Justen Duggan has done advertising work for one of Melbourne’s most prominent private schools and says the messaging is now focused on student experience and extra-curricular activities.
Steve Fagan, managing director of Media Republic, said most non-government schools tended to advertise to top up enrolments, boost a particular campus or promote open days or tours.
The state’s 48 most expensive schools have increased their advertising expenditure by 21 per cent this year compared with 2020, according to figures from advertising monitoring firm AQX Fusion.
The highest-fee schools spent a combined $8.45 million on ads across TV, newspapers, radio, cinema, direct mail and out-of-home (such as billboards) from the start of 2020 to October 2021. Victoria’s high-fee co-educational and girls’ schools have traditionally been the biggest advertisers.
Current slogans include ‘Small enough to care, big enough to excel’ (Kilvington Grammar), ‘Exceptional education’ (Geelong Grammar) and ‘Find your courage and confidence at Genazzano’.
Mr Willee said schools were “behaving like brands and brands are sophisticated in their marketing. We’re starting to see that play out″.
“It’s a really competitive space, particularly for girls’ schools. It’s one of those high-engagement purchases that people do a lot of research on, so building their brand in the long term is really important to them.”
Paul O’Shannassy, who helps families choose a school, said the pandemic had led parents to become much more aware of their children’s mental health and emotional and social needs, and focus less on ATARs and outcomes.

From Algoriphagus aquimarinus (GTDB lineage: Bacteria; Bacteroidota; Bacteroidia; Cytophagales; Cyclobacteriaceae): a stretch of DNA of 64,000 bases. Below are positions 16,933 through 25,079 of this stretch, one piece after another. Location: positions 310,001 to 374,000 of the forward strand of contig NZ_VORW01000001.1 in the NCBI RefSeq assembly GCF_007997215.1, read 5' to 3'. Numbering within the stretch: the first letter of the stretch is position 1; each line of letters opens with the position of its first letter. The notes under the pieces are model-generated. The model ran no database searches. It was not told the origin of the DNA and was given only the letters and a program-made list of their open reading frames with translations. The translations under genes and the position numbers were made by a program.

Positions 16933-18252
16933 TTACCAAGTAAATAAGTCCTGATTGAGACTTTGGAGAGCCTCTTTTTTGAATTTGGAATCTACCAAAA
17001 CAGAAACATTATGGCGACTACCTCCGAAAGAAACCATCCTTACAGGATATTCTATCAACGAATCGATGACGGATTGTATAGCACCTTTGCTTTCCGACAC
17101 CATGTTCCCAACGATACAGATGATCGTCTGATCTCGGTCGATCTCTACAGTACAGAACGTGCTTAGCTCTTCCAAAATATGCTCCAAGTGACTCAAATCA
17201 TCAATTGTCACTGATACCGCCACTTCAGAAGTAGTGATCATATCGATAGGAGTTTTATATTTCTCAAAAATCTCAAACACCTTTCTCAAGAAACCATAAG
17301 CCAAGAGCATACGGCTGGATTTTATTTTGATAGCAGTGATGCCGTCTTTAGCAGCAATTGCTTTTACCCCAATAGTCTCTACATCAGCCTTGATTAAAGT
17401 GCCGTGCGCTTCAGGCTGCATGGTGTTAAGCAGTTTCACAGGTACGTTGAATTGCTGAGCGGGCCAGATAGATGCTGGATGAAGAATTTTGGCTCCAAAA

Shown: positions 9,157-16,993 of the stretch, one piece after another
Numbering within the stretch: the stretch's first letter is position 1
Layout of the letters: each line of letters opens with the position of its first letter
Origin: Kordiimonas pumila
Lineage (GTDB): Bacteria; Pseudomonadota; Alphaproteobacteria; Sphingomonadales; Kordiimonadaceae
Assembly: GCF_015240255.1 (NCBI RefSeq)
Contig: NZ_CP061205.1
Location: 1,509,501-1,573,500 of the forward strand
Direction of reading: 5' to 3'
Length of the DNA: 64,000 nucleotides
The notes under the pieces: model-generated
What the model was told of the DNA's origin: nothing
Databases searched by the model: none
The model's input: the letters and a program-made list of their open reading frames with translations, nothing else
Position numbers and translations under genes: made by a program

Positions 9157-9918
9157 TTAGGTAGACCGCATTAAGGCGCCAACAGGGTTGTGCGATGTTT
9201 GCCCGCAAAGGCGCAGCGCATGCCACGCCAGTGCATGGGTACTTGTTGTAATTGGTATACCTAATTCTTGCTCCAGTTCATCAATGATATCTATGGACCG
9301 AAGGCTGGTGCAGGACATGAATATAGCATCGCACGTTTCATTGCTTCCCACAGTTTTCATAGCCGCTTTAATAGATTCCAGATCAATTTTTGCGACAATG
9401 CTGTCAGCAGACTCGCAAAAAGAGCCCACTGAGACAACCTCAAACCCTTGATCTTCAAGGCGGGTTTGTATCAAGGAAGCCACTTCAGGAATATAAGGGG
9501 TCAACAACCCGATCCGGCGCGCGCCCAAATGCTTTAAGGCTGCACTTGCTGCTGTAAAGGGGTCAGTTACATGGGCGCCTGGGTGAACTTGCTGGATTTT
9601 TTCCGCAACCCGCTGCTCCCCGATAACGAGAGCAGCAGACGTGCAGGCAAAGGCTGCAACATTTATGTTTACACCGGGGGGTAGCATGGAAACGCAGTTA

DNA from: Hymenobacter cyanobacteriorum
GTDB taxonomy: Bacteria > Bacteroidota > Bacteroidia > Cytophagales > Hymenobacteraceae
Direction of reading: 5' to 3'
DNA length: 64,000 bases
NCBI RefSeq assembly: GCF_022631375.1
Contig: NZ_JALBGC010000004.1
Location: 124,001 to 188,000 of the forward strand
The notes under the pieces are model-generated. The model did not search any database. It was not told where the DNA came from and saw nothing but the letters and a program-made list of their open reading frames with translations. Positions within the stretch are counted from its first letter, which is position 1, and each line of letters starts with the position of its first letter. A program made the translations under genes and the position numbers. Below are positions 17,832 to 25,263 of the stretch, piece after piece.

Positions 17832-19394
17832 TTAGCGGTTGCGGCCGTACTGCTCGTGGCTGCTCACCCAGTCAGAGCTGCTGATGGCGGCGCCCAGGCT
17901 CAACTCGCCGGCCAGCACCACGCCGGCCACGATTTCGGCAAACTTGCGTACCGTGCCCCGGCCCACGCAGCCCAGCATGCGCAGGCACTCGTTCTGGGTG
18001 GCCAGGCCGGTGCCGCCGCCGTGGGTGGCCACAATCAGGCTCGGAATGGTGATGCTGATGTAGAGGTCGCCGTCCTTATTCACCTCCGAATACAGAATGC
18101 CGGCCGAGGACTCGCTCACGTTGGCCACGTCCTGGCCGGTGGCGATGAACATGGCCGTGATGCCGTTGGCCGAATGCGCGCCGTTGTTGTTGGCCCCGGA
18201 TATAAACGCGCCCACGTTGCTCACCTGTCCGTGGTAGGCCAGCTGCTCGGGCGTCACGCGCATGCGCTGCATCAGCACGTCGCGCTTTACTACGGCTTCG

“Of course, they want good academic outcomes, but there’s been a shift in interest to the type of people schools produce,” said Mr O’Shannassy, of Regent Consultancy.
“They want to talk about the culture, the teaching, bullying. They want to avoid schools that produce students with a sense of entitlement. Schools are aware of that.”
But Deakin University’s Trevor McCandless, who analysed the marketing materials in Victorian government, Catholic and independent schools for his PhD thesis, was unconvinced a shift was underway.
His study before the pandemic found that high-fee, non-government schools were far more likely to mention creativity, innate talents, inspiration and challenge than other schools.
Educational psychologist Andrew Martin said schools were forced to adapt to new teaching practices during remote learning, and in general student learning and wellbeing had dipped rather than dived.
“Certainly if schools are saying, ‘This is where we’re at and this is how we’ve had to change’, then many schools would harmonise their outward-facing messaging to what was going on inside,” the Professor of Educational Psychology at UNSW’s school of education said.
Catholic Education Commission of Victoria executive director Paul Sharkey said, “The Catholic school ethos is to focus on the development of the whole person – emotionally, spiritually, intellectually, physically and culturally.”
Independent Schools Victoria did not respond to a request for comment.
Whether the marketing shift will outlast the pandemic remains to be seen. “We’re all wondering how many of these changes caused by the pandemic are going to stick or not,” said Mr Willee.